Either you hate the Constitution or you hate dogs.
At the end of the day, that’s what it boils down to in Gulfport. Two times in the past couple of months the city has proved unable to protect pets or even investigate claims of animal neglect, hoarding, or abuse.
This summer, a local boater forced his dog to use his liveaboard boat as a toilet. The underweight dog had sores, infections, and oozing things on him, all of which I saw locals tried to intervene and help the dog. What happened? Not a damn thing. The SPCA essentially ignored our Chief of Police’s official request to investigate, and the photos the investigator asked the paper to send didn’t prove neglect, apparently. I mean, Calypso gets a sandspur and I go all ER on her, but apparently you can just let your dog rot where he stands and that’s OK, too.
Then, last month, Pinellas County Animal Services took video of a woman operating a “rescue” operation in an 852-square-foot Gulfport home (read my article “In Limbo” online and look for a link to this video). The video – which her attorney didn’t want shown to the Special Master at her code enforcement hearing, and when you see it you’ll know why – shows dogs stacked in cages, some two to a cage, and of dog poop all over her floors. The code enforcement officer testified that he could smell urine and dog feces as he approached the home.
What did Animal Services do? They dropped the charges. The Special Master told the rescue president that if she could get a conditional use permit to operate a business from her home, she could continue sharing her home with 25 dogs.
I wish I could say I felt bad, writing this column, as I know this woman and know she’s done some fine things for our community, but what I saw on that video changed my opinion forever. I always thought turning a dog over to a rescue offered a more humane option, but I would euthanize my dog before I would turn her over to an operation like that. (Disclaimer: I don’t believe all rescues are like this one, but I didn’t think this one was like that, either, until I saw this video.) Perhaps this rescue started with good intentions, but I don’t care. This situation cannot be allowed to continue, and if the county or the SPCA or the state can’t stop it, Gulfport must.
But it won’t. It won’t because it can’t.
Hard to believe, I know, because I always thought Gulfport bordered on almost-worship status when it came to our furry friends. Dogs can go almost anywhere, we have the Get Rescued festival, and on the rare occasion we see a baby stroller containing a baby rather than a puppy, we all do a double take.
Gulfport’s hands are tied. Really, I blame James Madison, our fourth president and the man who wrote the Bill of Rights.The fourth amendment in the Bill of Rights protects US citizens from unreasonable search and seizure. To some folks around town, that also means that they’re protected from Code Enforcement, Pinellas County Animal Services, and any other agency that wants to make sure they’re not breaking the law.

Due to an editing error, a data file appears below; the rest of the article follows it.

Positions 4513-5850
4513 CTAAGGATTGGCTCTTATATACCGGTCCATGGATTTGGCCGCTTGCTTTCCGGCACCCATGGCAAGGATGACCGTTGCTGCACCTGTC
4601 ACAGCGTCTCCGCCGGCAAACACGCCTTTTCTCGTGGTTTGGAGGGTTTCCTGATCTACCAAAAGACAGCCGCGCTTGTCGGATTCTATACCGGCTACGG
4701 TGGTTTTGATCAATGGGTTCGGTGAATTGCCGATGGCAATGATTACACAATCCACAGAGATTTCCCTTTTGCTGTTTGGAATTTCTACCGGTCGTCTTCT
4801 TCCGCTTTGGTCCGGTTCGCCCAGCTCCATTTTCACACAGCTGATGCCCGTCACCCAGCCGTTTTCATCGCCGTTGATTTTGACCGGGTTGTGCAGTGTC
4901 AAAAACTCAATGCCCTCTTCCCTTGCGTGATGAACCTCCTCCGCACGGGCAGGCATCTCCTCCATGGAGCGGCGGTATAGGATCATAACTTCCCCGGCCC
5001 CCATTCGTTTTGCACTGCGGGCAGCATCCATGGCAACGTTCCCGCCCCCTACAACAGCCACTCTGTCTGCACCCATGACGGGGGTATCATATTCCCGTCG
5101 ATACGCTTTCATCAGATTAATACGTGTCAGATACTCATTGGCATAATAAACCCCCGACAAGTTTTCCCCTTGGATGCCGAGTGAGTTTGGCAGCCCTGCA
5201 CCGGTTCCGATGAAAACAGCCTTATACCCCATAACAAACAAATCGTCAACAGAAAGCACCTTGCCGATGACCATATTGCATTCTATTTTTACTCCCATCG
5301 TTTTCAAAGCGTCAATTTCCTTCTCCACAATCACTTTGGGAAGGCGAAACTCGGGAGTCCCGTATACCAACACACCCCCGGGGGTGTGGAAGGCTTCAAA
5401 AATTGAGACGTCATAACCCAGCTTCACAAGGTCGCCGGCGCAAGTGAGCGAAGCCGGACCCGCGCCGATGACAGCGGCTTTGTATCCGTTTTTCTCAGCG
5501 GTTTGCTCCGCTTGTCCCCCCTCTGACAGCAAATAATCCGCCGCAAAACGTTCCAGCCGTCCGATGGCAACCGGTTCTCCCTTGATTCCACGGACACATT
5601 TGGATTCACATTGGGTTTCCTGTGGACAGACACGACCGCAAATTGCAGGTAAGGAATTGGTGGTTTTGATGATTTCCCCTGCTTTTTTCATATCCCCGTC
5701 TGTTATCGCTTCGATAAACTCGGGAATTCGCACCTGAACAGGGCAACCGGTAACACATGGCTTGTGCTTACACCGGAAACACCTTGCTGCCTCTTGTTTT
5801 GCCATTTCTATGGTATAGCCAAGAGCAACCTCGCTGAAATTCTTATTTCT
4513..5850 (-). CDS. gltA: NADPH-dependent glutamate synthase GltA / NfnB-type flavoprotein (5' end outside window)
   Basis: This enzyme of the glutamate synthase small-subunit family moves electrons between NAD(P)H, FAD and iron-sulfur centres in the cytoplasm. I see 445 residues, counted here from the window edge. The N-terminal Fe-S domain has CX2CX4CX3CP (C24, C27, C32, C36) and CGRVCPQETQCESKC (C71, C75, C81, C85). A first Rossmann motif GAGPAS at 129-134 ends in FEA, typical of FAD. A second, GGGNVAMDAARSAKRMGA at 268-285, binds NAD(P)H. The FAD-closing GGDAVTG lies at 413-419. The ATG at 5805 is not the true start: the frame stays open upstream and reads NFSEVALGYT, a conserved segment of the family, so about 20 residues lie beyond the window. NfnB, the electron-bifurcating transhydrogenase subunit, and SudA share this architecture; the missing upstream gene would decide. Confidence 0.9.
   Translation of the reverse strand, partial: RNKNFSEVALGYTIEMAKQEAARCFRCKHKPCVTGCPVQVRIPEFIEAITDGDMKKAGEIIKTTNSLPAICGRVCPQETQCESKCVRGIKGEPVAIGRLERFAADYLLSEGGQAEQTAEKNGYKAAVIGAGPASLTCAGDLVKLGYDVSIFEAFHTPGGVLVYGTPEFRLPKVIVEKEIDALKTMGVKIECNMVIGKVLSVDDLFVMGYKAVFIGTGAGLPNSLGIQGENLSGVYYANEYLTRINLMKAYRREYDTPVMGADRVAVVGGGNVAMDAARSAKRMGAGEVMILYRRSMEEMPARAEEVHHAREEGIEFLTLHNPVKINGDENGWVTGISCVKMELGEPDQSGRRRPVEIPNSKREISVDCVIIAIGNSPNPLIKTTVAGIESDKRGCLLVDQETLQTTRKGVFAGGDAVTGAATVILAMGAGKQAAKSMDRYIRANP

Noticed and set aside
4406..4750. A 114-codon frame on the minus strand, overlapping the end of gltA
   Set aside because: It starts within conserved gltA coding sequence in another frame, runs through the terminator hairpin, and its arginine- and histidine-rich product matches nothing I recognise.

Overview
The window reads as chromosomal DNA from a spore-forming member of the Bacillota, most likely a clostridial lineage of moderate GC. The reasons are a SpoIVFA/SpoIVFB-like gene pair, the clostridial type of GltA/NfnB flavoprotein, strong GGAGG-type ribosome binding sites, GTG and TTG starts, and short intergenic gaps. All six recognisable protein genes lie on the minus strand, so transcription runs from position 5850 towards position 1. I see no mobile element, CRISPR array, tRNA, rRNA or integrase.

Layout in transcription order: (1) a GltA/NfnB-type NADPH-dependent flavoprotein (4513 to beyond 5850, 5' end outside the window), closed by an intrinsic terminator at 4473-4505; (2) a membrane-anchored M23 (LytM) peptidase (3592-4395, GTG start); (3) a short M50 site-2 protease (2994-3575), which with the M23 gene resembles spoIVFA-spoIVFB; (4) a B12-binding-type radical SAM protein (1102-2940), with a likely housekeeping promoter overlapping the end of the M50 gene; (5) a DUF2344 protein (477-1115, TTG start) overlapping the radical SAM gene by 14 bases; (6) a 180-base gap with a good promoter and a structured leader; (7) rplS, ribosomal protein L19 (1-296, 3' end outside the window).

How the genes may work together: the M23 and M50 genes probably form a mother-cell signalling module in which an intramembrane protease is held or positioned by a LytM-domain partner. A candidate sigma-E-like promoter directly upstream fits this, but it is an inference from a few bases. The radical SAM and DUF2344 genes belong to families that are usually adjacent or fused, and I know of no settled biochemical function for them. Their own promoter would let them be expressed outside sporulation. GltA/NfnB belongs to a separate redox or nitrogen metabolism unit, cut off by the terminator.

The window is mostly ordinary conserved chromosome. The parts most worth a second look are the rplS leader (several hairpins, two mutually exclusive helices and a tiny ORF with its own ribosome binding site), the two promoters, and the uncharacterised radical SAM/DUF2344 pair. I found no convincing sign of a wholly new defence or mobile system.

To some extent, they’re right. I don’t believe any government agency should have the right unreasonably enter and search your home. As a chronic offender of delicate political psyches, I don’t want the city to have absolute authority to break down my door when I write an indelicate column.
But if someone comes to investigate claims that I abuse Calypso, I welcome their entrance into my home, and anyone else I know who treats their pets well doesn’t need to hide behind the Fourth Amendment, either. For those who have something to hide, though, the city has no rights unless they have sworn testimony from someone inside the home. Without a warrant, police can only demand entrance into your home if “exigent circumstances” exist. Exigent circumstances exist if evidence faces destruction, if a suspect would escape, or people face imminent danger.
People, not dogs. Not cats, not sugar gliders, not rabbits. The Constitution effectively screws them, because it was written when people used dogs for work, hunted rabbits, and kept cats in the barn to kill rats. They didn’t have animal hoarders or dogfighting. They barely had pets.
I love our country and I support our constitution, but I love my dog, too. More than anything, I love my dog. There’s nothing I wouldn’t do to protect her and keep her safe and happy.
So where does it leave us? I don’t know. So instead I ask our city officials and elected leaders, please, find a way to get Gulfport some power to do something about animal abuse. I know you don’t have an answer right now. I know you have other stuff to do. But no other agency cares enough, and that leaves you guys.
Because it’s pretty clear that if you don’t do something, no one else will.
Contact Cathy Salustri at CathySalustri@theGabber.com.